Caribbean Urged to Brace for Continued Drought and Higher Temperatures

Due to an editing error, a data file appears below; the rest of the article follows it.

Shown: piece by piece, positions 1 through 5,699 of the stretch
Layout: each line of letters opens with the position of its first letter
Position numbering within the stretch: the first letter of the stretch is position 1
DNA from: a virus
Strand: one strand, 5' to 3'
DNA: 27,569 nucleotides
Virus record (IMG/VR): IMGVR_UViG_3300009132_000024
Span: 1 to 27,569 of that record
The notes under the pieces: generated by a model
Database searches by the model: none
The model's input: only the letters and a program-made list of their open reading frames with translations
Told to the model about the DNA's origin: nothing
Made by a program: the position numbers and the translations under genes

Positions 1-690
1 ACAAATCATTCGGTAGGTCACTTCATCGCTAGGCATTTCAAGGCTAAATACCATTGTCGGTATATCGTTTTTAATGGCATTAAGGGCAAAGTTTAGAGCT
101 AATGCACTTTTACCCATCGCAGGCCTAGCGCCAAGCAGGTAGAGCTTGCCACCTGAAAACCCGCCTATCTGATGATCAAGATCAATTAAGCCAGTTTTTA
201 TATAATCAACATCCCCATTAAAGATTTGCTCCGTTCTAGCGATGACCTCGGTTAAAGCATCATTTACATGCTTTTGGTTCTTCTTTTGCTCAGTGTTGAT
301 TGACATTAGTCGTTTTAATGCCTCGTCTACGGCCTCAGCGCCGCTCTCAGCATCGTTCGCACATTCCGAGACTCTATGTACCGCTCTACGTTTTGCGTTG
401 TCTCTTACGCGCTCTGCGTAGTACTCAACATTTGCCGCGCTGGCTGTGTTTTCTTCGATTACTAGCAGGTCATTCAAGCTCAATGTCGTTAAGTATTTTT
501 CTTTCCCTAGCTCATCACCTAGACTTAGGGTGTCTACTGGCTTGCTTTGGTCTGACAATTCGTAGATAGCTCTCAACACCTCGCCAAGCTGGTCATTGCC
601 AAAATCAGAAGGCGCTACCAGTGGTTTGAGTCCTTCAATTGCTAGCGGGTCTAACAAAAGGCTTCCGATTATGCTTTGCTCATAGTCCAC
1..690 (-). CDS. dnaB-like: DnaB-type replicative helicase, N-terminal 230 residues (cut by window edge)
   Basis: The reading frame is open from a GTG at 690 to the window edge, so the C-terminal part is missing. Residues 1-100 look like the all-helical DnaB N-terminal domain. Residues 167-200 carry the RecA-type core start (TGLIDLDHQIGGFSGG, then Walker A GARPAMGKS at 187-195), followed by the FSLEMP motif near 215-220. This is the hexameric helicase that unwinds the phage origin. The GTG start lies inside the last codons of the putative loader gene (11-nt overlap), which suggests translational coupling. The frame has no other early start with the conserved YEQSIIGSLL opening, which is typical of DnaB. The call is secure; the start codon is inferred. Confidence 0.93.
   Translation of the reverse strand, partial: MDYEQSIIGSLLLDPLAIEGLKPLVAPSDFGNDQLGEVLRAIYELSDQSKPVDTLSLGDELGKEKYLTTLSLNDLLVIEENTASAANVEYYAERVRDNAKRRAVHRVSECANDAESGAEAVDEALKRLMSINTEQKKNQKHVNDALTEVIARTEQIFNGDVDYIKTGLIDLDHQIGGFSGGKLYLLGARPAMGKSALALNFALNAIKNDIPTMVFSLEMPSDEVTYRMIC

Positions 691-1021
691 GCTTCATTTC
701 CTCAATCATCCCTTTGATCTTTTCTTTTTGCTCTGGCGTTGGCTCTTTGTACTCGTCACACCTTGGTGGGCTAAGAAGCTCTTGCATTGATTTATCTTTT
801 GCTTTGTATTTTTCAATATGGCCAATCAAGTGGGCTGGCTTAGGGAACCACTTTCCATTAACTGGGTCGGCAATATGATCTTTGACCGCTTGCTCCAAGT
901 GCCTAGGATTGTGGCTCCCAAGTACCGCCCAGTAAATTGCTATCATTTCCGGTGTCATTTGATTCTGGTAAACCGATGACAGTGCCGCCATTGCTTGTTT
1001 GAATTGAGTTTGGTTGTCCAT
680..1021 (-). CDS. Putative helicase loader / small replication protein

first_imgBRIDGETOWN, Barbados, CMC – Not only will several Caribbean islands have to endure heatwaves this summer, but many will also have to prepare for continued drought conditions through to September, this according to Barbados-based Caribbean Institute for Meteorology and Hydrology (CIMH).According to the CIMH’s latest Caribbean Climate Outlooks publication, Aruba, Bonaire, Curacao (ABC Islands) Belize and the Lesser Antilles will continue to experience drought situations and that “a progressive increase in wet spells are expected throughout the region, however possibly fewer than in most wet seasons.“The spells may bring some level of drought relief, but also concern for flooding. Peak heat stress will likely be experienced between August and September, especially during heatwaves. Episodes of Saharan dust incursion are expected,” CIMH reported.It said that as of June 1, severe, or worse, drought has developed in northern Belize, eastern extremities of Cuba, coastal French Guiana, the northern Leewards, western parts of Trinidad on the shorter term, and in Barbados, southern Belize, southernmost, Dominican Republic , French Guiana, southwestern Haiti, and Martinique and Trinidad on the long term.Long term concerns are also evolving in Dominica, French Guiana, Martinique, Sint Maarten and Trinidad, and is possible in Aruba, Bonaire and Curacao. Barbados, most of Belize, northern Dominican Republic, Grenada, Guyana, St. Lucia, Tobago and the United States Virgin Islands.Just last month, Cédric Van Meerbeeck, climatologist at CIMH warned Caribbean nationals to prepare for the heat season that can impact the health of citizens.“The heat season is something that didn’t happen in the past. Yes, people feel more comfortable and sometimes even cold around Christmas time and you know that it gets hotter towards September. But it’s not really common knowledge that there is a six-month period that noticeably warmer than the other part of the year and that is May to October.And during that heat season, you find that the levels of heat discomfort and heat stress [increases] so that’s impacting your health, also the health of some animals,” Van Meerbeeck said.Over the last weekend, Kingston, Jamaica recorded its highest temperature ever, a sizzling 39.1 degrees Celsius leaving Jamaican health authorities to warn nationals about the excessive heat.last_img read more